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RE: Accessibility - Global Stats?

From: Manser, Erich W. <erich.manser@hp.com>
Date: Wed, 8 Apr 2009 14:01:07 +0000
To: Christophe Strobbe <christophe.strobbe@esat.kuleuven.be>, "w3c-wai-ig@w3.org" <w3c-wai-ig@w3.org>
Message-ID: <A3F75756E43BD24B99B5B12AF0429977228ACDE205@GVW1144EXB.americas.hpqcorp.net>
This does help, a great deal - thank you!

Erich Manser
Hewlett-Packard Company
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-----Original Message-----
From: w3c-wai-ig-request@w3.org [mailto:w3c-wai-ig-request@w3.org] On Behalf Of Christophe Strobbe
Sent: Wednesday, April 08, 2009 6:57 AM
To: w3c-wai-ig@w3.org
Subject: Re: Accessibility - Global Stats?

Hi,

At 16:13 31/03/2009, Manser, Erich W. wrote:
>Does anyone have data on what percentage of the world-population is 
>blind or visually-impaired to the degree accessibility typically addresses?

I'm responding to this old thread because it is a question that has been asked before a few times. The resources that Phil Jenkins [1] and Thomas Logan [2] referred to were limited to USA data. Global data are harder to come by because the citeria for determining blindness or other disabilities can differ from country to country.
I collected some links where one might find global data in a message from July 2005 [3].
The usefulness of global data (i.e. world-wide) in the context of web accessibility may be rather limited because there are many differences in prevalence of visual impairments and in ICT penetration between different economic regions.
In "Epidemiology of low vision" A. Jonathan Jackson [4] reproduces data and estimates on this. For example, in the "established market economies", an estimated 0.3 % of the population is blind, compared to 1 % in India and 1.4 % in Sub-Saharan Africa. The major causes also differ by region. In the established market economies, age-related macular degeneration accounts for 50 %, whereas in most other areas, the most common cause is cataract. In the developing world, blindness is also more strongly associated with preventable childhood blindness.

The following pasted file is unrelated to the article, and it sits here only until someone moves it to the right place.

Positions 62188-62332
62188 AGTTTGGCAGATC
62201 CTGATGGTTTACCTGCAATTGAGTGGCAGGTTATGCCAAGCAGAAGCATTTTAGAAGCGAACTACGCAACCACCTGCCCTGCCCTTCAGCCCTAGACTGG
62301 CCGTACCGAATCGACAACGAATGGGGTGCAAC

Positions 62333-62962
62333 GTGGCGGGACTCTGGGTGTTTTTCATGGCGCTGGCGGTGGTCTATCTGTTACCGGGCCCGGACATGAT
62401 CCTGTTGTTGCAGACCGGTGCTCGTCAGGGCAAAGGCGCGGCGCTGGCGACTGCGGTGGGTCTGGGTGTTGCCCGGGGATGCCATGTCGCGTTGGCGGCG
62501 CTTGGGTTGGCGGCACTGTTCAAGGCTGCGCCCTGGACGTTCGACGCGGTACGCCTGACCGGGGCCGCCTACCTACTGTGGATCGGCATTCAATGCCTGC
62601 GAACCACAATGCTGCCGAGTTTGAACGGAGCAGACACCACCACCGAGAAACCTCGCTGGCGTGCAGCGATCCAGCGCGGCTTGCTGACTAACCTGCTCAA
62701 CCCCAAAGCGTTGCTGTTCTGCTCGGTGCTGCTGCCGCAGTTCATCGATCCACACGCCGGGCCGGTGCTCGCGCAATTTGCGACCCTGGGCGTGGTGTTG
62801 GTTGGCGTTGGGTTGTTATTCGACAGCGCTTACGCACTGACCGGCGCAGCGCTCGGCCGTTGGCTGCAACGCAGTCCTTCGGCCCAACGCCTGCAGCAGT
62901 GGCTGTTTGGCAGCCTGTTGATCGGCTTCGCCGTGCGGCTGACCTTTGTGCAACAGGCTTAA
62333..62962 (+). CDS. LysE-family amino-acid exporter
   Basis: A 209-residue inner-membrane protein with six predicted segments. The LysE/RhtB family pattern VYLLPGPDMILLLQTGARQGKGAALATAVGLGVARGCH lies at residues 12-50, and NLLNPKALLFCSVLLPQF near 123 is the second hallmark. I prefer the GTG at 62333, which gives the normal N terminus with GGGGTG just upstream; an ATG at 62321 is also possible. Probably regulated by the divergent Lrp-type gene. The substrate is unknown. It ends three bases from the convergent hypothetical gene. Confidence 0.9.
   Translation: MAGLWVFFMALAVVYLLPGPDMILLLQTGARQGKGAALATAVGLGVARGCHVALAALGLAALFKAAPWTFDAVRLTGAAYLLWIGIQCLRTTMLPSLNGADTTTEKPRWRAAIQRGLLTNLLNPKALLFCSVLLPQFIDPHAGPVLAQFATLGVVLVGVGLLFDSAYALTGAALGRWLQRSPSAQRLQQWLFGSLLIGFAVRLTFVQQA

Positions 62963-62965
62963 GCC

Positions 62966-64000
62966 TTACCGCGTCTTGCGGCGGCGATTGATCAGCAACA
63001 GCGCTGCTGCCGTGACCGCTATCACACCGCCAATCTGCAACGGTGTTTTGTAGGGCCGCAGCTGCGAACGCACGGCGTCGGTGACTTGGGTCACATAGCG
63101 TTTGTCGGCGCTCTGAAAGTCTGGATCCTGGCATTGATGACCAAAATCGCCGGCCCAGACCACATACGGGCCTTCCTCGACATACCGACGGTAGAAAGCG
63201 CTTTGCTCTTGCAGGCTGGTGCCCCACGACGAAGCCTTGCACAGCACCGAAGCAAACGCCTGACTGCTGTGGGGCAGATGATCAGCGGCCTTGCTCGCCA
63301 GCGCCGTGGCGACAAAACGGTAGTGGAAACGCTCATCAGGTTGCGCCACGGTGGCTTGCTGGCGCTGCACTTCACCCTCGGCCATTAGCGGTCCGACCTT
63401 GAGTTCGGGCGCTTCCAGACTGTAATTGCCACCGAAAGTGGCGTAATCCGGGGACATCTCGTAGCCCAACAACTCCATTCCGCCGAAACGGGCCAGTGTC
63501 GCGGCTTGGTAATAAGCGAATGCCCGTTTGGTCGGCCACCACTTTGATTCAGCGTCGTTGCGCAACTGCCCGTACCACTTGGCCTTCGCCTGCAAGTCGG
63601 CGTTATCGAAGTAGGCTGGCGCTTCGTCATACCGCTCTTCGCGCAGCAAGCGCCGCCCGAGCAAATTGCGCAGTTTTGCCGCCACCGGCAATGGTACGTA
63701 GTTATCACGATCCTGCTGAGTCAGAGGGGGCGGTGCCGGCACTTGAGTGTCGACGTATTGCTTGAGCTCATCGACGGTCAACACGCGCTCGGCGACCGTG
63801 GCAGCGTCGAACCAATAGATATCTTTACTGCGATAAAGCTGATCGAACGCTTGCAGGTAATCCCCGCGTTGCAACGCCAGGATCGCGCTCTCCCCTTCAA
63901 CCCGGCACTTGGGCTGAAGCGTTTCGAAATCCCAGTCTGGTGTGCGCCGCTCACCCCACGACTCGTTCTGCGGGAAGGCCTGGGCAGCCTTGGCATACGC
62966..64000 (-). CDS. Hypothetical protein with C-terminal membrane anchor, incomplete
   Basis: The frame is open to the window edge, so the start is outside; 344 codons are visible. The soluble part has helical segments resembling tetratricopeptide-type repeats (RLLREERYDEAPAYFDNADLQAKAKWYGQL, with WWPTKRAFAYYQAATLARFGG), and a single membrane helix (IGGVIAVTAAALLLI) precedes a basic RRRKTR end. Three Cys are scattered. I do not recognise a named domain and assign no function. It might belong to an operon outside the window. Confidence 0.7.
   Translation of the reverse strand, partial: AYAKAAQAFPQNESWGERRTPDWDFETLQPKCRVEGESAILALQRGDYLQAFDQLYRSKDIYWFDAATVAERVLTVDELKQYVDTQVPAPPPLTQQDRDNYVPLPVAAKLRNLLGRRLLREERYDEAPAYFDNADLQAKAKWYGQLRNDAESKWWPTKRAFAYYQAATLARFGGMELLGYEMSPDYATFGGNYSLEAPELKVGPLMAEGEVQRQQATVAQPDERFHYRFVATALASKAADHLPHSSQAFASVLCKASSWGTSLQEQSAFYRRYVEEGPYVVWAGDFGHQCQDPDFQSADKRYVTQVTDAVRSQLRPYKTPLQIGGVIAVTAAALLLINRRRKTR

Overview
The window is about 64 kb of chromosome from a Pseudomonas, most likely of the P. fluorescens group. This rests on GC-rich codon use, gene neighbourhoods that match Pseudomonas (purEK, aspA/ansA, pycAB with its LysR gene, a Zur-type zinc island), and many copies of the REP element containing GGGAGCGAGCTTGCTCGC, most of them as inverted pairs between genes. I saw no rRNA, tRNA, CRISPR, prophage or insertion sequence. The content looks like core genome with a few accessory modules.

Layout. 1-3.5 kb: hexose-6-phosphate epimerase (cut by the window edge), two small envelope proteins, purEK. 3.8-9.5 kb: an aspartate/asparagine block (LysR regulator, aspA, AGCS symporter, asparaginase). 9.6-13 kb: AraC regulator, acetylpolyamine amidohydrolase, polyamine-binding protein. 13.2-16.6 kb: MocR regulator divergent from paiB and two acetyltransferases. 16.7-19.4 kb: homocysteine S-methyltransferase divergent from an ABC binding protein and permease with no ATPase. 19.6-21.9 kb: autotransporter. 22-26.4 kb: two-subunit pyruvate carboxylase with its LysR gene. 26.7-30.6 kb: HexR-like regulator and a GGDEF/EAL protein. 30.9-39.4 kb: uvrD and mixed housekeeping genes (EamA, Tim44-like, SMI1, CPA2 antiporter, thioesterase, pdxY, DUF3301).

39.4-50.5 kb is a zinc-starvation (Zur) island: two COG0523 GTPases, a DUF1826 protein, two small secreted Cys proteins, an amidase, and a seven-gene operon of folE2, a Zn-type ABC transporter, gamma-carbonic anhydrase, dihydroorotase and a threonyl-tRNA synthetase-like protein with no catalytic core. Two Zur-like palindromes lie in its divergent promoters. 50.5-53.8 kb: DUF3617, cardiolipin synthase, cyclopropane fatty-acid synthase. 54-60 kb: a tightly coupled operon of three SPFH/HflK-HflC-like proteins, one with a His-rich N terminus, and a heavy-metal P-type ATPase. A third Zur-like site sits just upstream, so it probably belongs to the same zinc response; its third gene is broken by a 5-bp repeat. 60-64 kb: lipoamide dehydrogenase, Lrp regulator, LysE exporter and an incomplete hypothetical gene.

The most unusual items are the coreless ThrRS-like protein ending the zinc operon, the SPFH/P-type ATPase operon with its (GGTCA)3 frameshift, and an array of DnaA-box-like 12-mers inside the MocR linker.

I hope this helps.
Best regards,

Christophe


[1] <http://lists.w3.org/Archives/Public/w3c-wai-ig/2009JanMar/0134.html>
[2] <http://lists.w3.org/Archives/Public/w3c-wai-ig/2009JanMar/0133.html>
[3] <http://lists.w3.org/Archives/Public/w3c-wai-ig/2005JulSep/0049.html>
     Some URLs have changed since 2005, for example:
     - The study is now available at "Definitions of disability in
Europe: A comparative analysis"
       <http://ec.europa.eu/employment_social/publications/2004/cev502004_en.pdf>
     - The Eurostate data on "disability-free life expectancy" have moved elsewhere, but
       you can search the eurostat site at <http://epp.eurostat.ec.europa.eu/>
     - EU data on prevalence of any chronic illness are available at
       <http://ec.europa.eu/health/ph_information/dissemination/echi/echi_2_en.htm>
       but they're not very useful in this context because they are too general.
[4] Chapter 1 in "Low Vision Manual", ed. by A. Jonathan Jackson & James S. Wolffsohn. Butterworth Heinemann, 2007. ISBN 978-0-7506-1815-1.




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Christophe Strobbe
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Received on Wednesday, 8 April 2009 14:00:36 GMT

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